National Water-Quality Assessment (NAWQA) Program
A major focus of the NAWQA Program in its second decade (2002-2013) is on regional- and national-scale assessments of groundwater-quality status and trends in principal aquifers. The U.S. Geological Survey Office of Groundwater has identified 62 principal aquifers in the U.S. (U.S. Geological Survey, 2003). About 1/3 of the Nation's principal aquifers are the focus of water-quality assessments at the regional scale by NAWQA.
The NAWQA framework for principal aquifer assessments considers the physical setting of the aquifer, in addition to its susceptibility and vulnerability to contamination.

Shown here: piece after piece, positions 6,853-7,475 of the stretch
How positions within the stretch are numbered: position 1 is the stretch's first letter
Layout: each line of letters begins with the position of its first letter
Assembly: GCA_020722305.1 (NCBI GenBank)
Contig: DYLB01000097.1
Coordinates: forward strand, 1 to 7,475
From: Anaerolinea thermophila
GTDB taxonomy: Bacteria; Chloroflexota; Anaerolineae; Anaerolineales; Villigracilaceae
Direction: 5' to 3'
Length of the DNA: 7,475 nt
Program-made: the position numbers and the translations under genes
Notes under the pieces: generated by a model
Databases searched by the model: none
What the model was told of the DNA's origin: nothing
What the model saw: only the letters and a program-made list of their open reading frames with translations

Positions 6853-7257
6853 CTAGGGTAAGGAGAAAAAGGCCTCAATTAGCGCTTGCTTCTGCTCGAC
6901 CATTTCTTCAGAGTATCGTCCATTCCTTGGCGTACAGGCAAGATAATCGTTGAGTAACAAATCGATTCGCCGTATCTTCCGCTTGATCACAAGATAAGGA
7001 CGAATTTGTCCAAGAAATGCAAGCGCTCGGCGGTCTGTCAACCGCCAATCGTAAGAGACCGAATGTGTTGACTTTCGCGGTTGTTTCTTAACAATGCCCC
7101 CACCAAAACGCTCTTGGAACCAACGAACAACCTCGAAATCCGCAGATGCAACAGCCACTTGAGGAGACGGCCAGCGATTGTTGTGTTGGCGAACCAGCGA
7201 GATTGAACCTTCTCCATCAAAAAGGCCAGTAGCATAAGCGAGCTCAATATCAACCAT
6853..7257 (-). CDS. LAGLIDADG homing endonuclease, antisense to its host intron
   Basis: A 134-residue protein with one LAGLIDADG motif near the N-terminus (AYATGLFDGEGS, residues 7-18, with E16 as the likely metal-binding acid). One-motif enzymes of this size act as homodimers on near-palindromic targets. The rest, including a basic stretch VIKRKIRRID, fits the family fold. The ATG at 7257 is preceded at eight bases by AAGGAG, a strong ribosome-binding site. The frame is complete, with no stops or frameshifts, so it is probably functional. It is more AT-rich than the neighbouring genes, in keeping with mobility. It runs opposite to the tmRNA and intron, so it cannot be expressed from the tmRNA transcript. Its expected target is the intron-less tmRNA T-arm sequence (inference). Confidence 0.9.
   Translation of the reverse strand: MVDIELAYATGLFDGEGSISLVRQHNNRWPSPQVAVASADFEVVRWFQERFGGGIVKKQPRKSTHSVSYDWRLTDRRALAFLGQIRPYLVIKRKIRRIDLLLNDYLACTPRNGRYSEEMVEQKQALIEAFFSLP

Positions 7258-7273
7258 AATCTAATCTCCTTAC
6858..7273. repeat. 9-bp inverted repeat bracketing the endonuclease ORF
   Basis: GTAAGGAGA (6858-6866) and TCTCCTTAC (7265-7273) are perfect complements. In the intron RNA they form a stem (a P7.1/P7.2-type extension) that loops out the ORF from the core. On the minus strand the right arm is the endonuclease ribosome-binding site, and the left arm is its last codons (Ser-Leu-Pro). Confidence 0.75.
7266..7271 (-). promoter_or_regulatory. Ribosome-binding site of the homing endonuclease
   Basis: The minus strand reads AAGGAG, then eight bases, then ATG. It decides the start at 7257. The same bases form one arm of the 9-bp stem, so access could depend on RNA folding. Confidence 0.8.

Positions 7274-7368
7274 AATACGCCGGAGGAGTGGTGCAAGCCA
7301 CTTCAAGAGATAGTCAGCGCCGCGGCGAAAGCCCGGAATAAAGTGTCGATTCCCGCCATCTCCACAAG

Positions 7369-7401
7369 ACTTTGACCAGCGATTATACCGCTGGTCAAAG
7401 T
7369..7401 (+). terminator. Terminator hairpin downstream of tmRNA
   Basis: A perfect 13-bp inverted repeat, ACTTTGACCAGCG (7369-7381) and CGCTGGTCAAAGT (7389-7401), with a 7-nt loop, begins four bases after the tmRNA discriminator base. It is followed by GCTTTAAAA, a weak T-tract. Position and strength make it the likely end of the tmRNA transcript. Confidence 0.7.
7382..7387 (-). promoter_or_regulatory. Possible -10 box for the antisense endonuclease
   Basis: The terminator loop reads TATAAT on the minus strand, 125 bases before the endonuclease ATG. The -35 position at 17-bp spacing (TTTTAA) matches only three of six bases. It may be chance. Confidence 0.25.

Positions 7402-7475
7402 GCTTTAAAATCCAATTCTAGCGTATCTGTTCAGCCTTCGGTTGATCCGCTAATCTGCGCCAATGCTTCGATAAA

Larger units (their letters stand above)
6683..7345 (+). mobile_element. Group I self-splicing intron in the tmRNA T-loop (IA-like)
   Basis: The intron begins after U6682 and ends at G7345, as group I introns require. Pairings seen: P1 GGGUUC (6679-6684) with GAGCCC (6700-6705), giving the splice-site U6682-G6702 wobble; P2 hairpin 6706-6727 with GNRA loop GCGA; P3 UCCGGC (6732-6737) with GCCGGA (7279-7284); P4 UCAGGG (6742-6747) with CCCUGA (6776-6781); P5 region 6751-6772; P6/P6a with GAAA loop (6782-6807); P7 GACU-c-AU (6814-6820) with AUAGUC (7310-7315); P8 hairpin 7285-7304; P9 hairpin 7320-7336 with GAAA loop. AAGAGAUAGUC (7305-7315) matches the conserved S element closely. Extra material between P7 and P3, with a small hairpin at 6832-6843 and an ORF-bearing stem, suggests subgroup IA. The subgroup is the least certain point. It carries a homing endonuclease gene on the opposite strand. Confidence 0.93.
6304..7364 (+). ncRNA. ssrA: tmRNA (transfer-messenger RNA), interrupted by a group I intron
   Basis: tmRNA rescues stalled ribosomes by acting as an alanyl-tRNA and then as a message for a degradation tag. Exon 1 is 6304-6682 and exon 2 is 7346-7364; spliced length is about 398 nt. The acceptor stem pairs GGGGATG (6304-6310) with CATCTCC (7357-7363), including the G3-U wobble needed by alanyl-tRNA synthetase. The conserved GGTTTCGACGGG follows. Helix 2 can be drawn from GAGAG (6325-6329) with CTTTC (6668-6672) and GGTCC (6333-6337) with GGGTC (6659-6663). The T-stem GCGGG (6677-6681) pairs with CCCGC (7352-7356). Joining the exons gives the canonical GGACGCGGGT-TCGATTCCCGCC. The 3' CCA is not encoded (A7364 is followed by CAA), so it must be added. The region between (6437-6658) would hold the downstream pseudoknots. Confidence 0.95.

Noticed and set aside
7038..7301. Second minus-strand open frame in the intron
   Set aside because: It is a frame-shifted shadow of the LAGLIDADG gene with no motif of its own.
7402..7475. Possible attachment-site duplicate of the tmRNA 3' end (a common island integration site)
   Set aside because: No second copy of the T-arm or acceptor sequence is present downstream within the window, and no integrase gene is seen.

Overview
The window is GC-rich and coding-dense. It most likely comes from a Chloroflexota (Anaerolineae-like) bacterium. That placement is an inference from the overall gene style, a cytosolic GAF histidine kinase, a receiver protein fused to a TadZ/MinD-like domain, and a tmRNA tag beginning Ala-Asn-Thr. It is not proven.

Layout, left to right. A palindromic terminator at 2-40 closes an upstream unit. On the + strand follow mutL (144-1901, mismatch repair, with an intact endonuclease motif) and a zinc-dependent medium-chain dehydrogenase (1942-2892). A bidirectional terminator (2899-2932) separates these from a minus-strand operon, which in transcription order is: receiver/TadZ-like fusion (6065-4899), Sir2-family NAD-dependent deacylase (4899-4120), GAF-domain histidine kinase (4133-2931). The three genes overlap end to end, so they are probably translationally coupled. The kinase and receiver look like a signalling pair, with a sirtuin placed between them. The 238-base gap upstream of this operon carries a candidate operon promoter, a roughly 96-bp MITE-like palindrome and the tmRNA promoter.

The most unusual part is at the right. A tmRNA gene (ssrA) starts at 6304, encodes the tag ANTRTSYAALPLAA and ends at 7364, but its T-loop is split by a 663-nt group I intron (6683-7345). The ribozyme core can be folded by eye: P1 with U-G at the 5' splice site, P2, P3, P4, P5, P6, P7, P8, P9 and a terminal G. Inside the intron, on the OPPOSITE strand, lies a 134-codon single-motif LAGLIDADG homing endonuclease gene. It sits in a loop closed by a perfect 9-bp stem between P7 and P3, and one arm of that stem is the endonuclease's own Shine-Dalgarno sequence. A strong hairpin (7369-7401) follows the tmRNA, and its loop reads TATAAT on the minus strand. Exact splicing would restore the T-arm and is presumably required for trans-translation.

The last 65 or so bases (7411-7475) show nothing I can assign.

More information (USGS Fact Sheet 2005-3013, PDF, Adobe reader is freely available to read a PDF)
Variations in groundwater quality among aquifers
What is a Principal Aquifer?
Definition: A principal aquifer is defined as a regionally extensive aquifer or aquifer system that has the potential to be used as a source of potable water. An aquifer is a geologic formation, a group of formations, or a part of a formation that contains sufficient saturated permeable material to yield significant quantities of water to wells and springs. Aquifers are often combined into aquifer systems. (U.S. Geological Survey, 2003).